Part of theQuick Takes
A lot has been written summarizing the phase one deal, but there are a few aspects of the agreement that are worth highlighting along with some of the implications now that this agreement has been signed.
Keep in mind the context also. This is the first major trade agreement signed between the countries since China acceded to the World Trade Organization in 2001. It is rightly noted that both countries have remaining issues with the other, but this agreement overwhelmingly benefits the United States. Bill Bishop in his Sinocism newsletter shared something from one of his readers about the agreement’s text that illuminates this point: "there are 105 times of 'China shall', 60 times of 'the Parties shall', 5 times of 'the United States shall', and 27 times of "the United States affirms".
It is no surprise that the Chinese press has been relatively muted in its coverage of the agreement. The initial reporting in China was about the purchases with claims that the U.S. must provide the right kind of products and services for China to buy. The actual text of the agreement was released well after the agreement was released in the U.S.
However, the Chinese will not walk away without a win. We expect to see some licenses for Chinese financial firms to operate in the U.S. approved soon -- after a long hold up -- as a part of the understanding between both sides. There are several allusions to this in the text. Nevertheless, as China moves to a consumption-based economy to promote its growth, it will need to provide greater market access and import more from overseas.
As for phase two, President Trump has announced that discussions will begin soon and that the talks could last through the end of the year – even after the 2020 Presidential election. While a reflection of the President's views on a second term, it is also a recognition that reaching a second agreement will not be quick or easy.
It is highly unlikely that there will be a big phase two agreement in 2020. Rather, it is likely there will be a series of smaller agreements on discrete issues and purchases of U.S. goods and services.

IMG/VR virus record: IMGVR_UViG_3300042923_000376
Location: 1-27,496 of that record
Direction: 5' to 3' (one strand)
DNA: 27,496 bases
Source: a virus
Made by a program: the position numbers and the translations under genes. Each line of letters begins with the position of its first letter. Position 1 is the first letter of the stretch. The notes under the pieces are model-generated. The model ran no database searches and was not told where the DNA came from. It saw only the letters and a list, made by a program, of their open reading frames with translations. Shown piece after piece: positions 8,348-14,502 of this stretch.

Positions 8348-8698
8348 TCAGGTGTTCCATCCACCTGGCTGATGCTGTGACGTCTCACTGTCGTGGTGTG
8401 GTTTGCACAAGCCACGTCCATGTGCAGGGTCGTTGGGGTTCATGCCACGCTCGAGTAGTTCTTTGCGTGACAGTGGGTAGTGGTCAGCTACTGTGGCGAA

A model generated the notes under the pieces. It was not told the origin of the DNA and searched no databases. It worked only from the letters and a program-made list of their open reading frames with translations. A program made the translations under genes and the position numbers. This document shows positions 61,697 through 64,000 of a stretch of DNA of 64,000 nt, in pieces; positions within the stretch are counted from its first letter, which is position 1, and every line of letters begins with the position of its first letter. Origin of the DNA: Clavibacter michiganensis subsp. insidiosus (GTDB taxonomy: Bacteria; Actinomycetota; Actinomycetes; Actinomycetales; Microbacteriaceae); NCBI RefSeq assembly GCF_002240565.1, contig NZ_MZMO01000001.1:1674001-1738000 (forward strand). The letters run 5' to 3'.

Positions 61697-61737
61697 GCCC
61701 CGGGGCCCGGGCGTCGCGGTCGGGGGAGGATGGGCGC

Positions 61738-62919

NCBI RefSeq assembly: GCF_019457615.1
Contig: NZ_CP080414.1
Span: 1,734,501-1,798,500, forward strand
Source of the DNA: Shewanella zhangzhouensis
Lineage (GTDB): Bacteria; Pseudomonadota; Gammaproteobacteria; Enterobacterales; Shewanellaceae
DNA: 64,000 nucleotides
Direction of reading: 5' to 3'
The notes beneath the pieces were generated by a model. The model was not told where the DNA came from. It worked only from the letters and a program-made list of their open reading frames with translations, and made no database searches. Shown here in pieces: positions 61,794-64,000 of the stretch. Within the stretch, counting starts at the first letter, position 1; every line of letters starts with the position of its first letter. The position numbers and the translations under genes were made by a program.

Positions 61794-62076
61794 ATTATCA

Here’s what we found the most noteworthy in the agreement:
$200 Billion in Purchases Committed
The most visible part of the agreement is the planned purchases by China. There is a 21-page annex to the agreement that covers a broad range of potential agricultural purchases, including soybeans, dairy, rice, poultry, cattle, fish, animal feed, infant formula as well as goods, energy, and services. Purchase targets are set for each category and should “exceed the 2017 baseline amount by no less than $200 billion.” This was one of the first numbers that the President highlighted in his (long) speech for the signing ceremony.
Equally important as the purchases, the agreement addresses some of the systemic issues that have been used to block U.S. exports. The agreement attempts to address licensing approvals, sanitary and phytosanitary requirements, pre-approvals for products if approved in the U.S., among others.
A simple line in the agreement re-commits China to its WTO obligations to “publish in an official journal its laws, regulations, and other measures pertaining to its domestic support programs and policies.”
A first step towards getting China to address its subsidies to the state-owned enterprise and private sector is requiring that they publish the information.
Notably, this issue of publishing laws was a major focus during the negotiations for market access in the late 1990s. The more things change, the more they stay the same.
Intellectual Property Rights
The first chapter, which numbers 18 pages long, builds on China’s existing legal framework for intellectual property rights to address many challenges that U.S. companies have faced, as well as to extend the coverage to new areas such as e-commerce. The section is highly legal, reflecting USTR Robert Lighthizer's background.